The truth is I do not really need anything. I can cook just fine with what I have, I have enough clothes to be fully dressed for work each day, and that watch that counts my steps is only going to turn me into a neurotic basket case, marching in my living room at 10:36pm because I haven’t hit my 10,000 step goal for the day. 

Waste Not, Want Not

I have created a bit of a tradition for myself every time I come home from a trip to Uganda. I arrive home with my luggage covered in fresh red dirt, and my head whirling with thoughts about how us “Westerners” live. Before my shoes are even off I am scanning my house looking to give away anything I haven’t used in the past 6 months. 

“Why do I have so many shoes? No human needs this many throw pillows. Am I planning on conducting a seance? Why do I need all these candles?” I mumble to myself as I ferociously toss all the things I don’t need. 

And here in lies the strange tension I hold between Christmas and my most recent trips to Uganda. How do strike a balance? How do I become a conscious consumer in every season of my life? How do I de-clutter but also not waste that which I already have? 

Rules for the Month of “Gentle Waste” January

In the past being “waste free” looked like a giant purge of my home inventory. I was living “simply” if my counters were clean, and my Tupper-ware cupboard wasn’t overflowing. However once I took the Eco footprint quizzes (Eco Foot Print Quiz 1 and Quiz 2 ) a whole new world of (rather simple) changes opened up to me. I was forced to think about the way I consume and waste not just at home, but also when I’m out and about.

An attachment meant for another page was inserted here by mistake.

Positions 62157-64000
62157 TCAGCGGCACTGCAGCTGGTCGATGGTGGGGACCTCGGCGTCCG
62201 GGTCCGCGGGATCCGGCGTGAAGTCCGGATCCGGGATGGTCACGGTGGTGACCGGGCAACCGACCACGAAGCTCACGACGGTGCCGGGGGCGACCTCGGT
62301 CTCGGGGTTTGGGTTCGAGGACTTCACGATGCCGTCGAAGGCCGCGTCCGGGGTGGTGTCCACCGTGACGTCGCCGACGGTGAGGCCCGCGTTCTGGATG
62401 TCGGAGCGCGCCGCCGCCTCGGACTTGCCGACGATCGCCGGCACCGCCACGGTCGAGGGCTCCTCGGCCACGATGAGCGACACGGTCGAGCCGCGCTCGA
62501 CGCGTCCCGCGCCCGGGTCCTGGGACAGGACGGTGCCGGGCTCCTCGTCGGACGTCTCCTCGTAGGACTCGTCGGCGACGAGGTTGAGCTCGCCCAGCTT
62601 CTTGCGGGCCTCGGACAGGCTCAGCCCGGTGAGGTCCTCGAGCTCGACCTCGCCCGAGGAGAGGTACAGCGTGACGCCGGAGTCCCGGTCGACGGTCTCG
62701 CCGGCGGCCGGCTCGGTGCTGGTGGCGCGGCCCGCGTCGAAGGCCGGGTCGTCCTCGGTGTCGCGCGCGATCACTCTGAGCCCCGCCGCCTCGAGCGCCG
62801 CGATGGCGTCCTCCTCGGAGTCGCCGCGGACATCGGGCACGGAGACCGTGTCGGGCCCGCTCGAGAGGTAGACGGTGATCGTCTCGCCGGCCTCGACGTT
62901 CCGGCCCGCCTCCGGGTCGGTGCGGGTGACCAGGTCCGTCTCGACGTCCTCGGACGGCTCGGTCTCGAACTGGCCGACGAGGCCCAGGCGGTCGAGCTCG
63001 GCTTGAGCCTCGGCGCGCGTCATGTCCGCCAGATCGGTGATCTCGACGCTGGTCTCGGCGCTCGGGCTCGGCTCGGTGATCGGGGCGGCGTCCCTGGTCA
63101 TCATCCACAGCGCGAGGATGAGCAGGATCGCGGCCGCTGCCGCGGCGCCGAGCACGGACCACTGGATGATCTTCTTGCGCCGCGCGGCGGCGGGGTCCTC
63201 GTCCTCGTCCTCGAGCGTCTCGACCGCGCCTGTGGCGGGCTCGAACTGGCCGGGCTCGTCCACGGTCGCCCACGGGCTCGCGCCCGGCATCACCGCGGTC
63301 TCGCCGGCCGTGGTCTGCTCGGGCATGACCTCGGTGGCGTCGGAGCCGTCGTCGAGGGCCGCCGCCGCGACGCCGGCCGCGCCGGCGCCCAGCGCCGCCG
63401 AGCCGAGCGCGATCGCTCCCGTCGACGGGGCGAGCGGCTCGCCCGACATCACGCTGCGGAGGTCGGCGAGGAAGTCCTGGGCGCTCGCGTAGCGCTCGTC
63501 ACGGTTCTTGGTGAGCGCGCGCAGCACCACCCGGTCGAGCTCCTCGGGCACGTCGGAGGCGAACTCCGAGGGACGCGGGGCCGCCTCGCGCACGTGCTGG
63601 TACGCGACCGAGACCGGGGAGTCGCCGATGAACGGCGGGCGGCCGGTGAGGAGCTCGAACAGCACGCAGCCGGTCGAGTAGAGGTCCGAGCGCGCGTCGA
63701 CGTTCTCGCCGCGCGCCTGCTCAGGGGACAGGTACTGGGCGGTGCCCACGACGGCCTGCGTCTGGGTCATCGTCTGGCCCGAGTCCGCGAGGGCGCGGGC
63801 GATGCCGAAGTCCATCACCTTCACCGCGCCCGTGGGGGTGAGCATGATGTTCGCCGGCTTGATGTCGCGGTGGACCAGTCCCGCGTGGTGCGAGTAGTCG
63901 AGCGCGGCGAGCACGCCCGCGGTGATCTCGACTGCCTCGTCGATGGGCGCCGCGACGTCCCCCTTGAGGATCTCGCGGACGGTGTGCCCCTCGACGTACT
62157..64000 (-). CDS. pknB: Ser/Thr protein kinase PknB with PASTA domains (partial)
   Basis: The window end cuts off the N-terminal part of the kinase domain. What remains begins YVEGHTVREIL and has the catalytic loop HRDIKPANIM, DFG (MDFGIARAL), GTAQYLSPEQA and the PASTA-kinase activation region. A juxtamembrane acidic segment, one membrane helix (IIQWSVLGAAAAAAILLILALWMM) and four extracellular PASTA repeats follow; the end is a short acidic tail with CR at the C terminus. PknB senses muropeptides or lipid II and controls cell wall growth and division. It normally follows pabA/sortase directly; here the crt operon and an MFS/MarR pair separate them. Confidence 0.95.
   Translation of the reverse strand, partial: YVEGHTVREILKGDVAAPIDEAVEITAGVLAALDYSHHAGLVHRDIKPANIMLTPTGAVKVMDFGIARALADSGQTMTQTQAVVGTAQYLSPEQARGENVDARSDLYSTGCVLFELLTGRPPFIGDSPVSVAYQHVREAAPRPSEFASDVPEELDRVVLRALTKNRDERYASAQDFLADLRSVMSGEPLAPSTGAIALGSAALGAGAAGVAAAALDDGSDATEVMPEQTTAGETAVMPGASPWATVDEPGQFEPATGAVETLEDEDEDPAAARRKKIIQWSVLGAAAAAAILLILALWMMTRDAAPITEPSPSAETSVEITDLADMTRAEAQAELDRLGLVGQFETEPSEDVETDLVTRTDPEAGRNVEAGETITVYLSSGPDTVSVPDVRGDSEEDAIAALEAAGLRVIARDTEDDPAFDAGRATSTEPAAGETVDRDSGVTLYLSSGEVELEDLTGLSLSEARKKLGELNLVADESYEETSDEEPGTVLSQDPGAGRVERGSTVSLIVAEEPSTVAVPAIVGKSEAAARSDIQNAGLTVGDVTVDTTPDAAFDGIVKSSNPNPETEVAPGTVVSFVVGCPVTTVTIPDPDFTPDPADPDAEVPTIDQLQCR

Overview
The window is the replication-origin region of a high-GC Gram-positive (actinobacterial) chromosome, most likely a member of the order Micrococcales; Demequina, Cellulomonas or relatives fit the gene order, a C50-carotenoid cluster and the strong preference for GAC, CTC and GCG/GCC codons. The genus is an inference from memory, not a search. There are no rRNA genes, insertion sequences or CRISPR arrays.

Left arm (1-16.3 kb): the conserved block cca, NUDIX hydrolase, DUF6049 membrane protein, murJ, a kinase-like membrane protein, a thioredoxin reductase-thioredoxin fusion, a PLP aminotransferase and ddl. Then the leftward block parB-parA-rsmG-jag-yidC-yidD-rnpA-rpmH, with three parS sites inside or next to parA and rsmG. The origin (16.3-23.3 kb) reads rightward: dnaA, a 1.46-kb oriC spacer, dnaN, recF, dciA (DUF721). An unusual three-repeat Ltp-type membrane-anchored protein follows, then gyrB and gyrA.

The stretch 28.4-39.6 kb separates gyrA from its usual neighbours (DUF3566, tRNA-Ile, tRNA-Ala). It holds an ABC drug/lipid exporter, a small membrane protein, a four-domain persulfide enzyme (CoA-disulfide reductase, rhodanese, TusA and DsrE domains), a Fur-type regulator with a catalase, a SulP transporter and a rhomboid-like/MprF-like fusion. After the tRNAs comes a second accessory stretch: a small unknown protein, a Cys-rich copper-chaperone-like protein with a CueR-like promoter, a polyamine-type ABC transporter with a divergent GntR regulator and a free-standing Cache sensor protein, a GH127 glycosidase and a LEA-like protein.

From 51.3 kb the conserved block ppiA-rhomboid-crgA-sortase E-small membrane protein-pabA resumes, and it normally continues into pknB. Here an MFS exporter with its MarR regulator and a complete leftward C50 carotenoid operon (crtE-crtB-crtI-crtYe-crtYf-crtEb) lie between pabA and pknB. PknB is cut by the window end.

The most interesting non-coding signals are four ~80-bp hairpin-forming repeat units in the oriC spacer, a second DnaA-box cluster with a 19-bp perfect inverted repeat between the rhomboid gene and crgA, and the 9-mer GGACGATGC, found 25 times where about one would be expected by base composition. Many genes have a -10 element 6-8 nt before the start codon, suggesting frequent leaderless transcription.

Here are my goals for January: 

  1. Shopping: Reusable bags for groceries and produce, cut down food that has packaging (by at least half). Look into reusable snack bags, and wraps. This is really just a matter of REMEMBERING my bags. I have all the reusable bags I could ever need, but I am constantly forgetting them in my house or in the car. I suppose it’s also a matter of laziness… walk ALL THE WAY back to the car for a bag? Meh, just once will be okay. 
  2. Cook the correct amount & eat leftovers. We are usually pretty good at this, but we could surely get better. Our biggest problem is when we intentionally make big batches of something and then not freezing it in time. 
  3. Coffee Talk: Make coffee at home. If I am stuck, I am only allowed to purchase a coffee if I have my own reusable cup. Same goes for water. My S’well Bottle has definitely helped with my water consumption and cutting down my use of plastic water bottles, but I have yet to hit my stride with coffee. Having the rule that I cannot have coffee without the cup should definitely keep me thinking about it. 
  4. Recycle with more accuracy and Compost ALL food waste. This feels really shameful to admit, but I have been guilty of throwing out entire containers of food if the food is too moldy or gross to deal with. Especially if it’s just those cheap zip-loc containers. I also get really lazy about composting and recycling. I have no idea what all the different recycle numbers mean, and I am sure I recycle the wrong things to the wrong places. 
  5. Water Usage: 3 minute showers- use a timer/ Reduce flushes/ Cut down dishwasher use. This one kind of devastates me. Not only do I love long, hot showers, I also love putting on full blown concerts whilst in the shower. I’m going to need to find somewhere else to perform the entire score of “Wicked.” 
  6. Watch “A Plastic Ocean,”  and “Before the Flood.” I want to educate myself. I hope the more I know, the more I will care.